MY "TEN SPEEDS"

 

 

MY "TEN SPEEDS"

 

 

SITE INDEX   FINDING   BICYCLES   WORK SHOP   TRADING   WHAT'S NEW?

MY "TEN SPEEDS"

 

OLMO GRAND PRIX - INTRO

FINDING THE FIRST OLMO

BUILDING THE FIRST OLMO

RIDING THE FIRST OLMO

FINDING THE SECOND OLMO

BUILDING THE SECOND OLMO 

 

BICYCLES OF ITALY

 

BUILDING THE SECOND OLMO GRAND PRIX

Even though the blue Grand Prix entered The Old Shed at the wrong time, I did completely rebuild the blue Olmo since I wanted to ride it myself.  Though I thought that the bicycle would be too small for me, I did at least want to give it a fair try.

The rebuild was not completely standard, in the fact that the front derailleur and crank set, needed to be replaced.  Fortunately, I had all of the correct components, on hand, to do the job.  With everything needed, I went completely through the bicycle, rebuilding/replacing as required, lubricating everything in need and assembling prior to tuning.

Once tuned, I checked the bicycle over, one more time, and took it out for a spin.  Too small, just as I suspected.  The bicycle did, however, ride nicely and I am still looking for just the right Olmo.  But, the bicycle did not fit and I decided to find it a new home.

I have learned a thing or two about selling/buying vintage road bicycles, in the past few years.  Frame sets alone, usually sell for more than the complete bicycle.  Though this seems to defy logic, it is true.  In my early days of collecting and selling vintage road bicycles, I would NOT part out a vintage bike.  I thought such an act would boarder on being sacrilegious, or something like that.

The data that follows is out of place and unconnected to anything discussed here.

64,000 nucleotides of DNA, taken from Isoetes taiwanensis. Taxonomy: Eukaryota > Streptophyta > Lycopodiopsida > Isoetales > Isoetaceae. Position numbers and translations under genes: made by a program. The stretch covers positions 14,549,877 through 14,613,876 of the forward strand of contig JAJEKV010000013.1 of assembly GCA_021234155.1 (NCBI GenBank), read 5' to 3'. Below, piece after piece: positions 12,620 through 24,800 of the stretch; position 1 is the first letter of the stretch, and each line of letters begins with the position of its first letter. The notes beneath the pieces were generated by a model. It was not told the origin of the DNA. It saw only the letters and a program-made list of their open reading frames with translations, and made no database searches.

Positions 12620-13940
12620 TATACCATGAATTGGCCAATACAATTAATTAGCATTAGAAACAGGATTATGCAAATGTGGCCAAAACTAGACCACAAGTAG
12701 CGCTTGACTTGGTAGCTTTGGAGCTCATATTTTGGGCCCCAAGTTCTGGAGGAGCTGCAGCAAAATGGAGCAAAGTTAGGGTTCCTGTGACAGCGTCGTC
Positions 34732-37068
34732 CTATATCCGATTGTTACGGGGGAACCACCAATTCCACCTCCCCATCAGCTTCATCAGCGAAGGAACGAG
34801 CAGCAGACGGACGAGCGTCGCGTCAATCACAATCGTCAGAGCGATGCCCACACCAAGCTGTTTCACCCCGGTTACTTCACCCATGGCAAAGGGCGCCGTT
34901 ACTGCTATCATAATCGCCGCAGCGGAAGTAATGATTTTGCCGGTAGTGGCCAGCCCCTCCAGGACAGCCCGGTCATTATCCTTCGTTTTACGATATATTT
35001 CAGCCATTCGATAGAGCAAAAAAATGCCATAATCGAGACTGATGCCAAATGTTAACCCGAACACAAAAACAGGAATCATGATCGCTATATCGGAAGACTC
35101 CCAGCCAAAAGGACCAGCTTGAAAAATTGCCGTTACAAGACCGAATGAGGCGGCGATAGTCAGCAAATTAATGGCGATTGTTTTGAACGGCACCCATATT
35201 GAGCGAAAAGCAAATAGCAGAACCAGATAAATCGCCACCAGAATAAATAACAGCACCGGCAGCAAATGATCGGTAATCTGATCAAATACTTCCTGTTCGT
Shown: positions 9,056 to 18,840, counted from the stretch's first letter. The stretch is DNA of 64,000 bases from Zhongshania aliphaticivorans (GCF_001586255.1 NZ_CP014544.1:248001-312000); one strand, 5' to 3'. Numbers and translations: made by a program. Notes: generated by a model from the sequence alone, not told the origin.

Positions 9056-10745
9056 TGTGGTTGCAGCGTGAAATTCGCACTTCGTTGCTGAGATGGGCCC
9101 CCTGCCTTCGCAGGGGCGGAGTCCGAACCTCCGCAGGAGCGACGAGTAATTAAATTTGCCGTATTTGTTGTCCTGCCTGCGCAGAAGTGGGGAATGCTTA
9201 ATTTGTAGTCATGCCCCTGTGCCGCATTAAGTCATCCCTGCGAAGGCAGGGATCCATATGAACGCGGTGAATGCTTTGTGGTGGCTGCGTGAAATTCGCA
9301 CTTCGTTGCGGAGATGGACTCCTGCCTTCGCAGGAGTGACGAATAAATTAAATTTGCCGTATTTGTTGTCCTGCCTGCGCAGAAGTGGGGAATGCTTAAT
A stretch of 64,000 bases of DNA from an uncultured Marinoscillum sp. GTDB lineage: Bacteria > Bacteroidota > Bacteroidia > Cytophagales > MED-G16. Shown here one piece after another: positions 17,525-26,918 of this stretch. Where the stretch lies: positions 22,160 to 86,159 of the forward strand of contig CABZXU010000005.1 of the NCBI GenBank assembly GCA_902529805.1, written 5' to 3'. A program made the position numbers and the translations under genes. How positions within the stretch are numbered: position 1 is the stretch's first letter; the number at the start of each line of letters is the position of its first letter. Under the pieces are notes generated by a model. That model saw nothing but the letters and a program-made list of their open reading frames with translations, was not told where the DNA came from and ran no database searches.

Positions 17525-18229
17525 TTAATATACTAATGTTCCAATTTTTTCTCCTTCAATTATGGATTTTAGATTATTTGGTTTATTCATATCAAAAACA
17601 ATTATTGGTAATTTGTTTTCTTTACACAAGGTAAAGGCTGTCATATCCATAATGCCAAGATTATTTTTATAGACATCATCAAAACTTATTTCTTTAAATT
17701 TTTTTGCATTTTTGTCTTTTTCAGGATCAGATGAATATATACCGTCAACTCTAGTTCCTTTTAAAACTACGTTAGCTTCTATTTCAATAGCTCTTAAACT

But the bottom line is simple.  The purpose of my little vintage bicycle business is to help others, not make a profit.  If people prefer frame sets, rather than complete bicycles, who am I to argue.  Today I sell ten frame sets for every bicycle, and prefer doing so.  Frame sets are far easier to pack and much cheaper to ship.  Plus, I have lots of good spare stuff, after the frame set has left.

The blue Grand Prix was parted out, for the Campy components, and then sold as a frame set, some time ago.  And, the frame was a beautiful product, in my opinion.

Like its bigger sibling, the long pointed lugs, with heart shaped cut-outs, drew immediate attention.  Sadly, the fork crown did not bear the pantograph, found on the bigger bike.  I cannot but wonder why this beautiful feature would have been omitted?  Perhaps an effort at manufacturing cost savings.  Too bad, since little features such as this reek of vintage quality, in my mind.

Quality of construction seemed to be present in the blue Grand Prix.  The Gipiemme drops, blended cleanly into the stays and fork blades.  Falk tubing formed the basis of the frame set, once again suggesting quality and, the ride offered, supported this evaluation.  Though I certainly appreciated the Italian Red, with yellow art of the bigger Olmo, the blue with yellow theme did the bike justice.  All in all, the smaller of the two Olmo Grand Prix bicycles, that I have been lucky enough to own and ride, was a presentable steed.

How the blue Olmo is doing is beyond me, but my bet is that the bicycle lives again.  I believe also, that the new Olmo owner will take very good care of his new/old Italian road bike.

 

 

 

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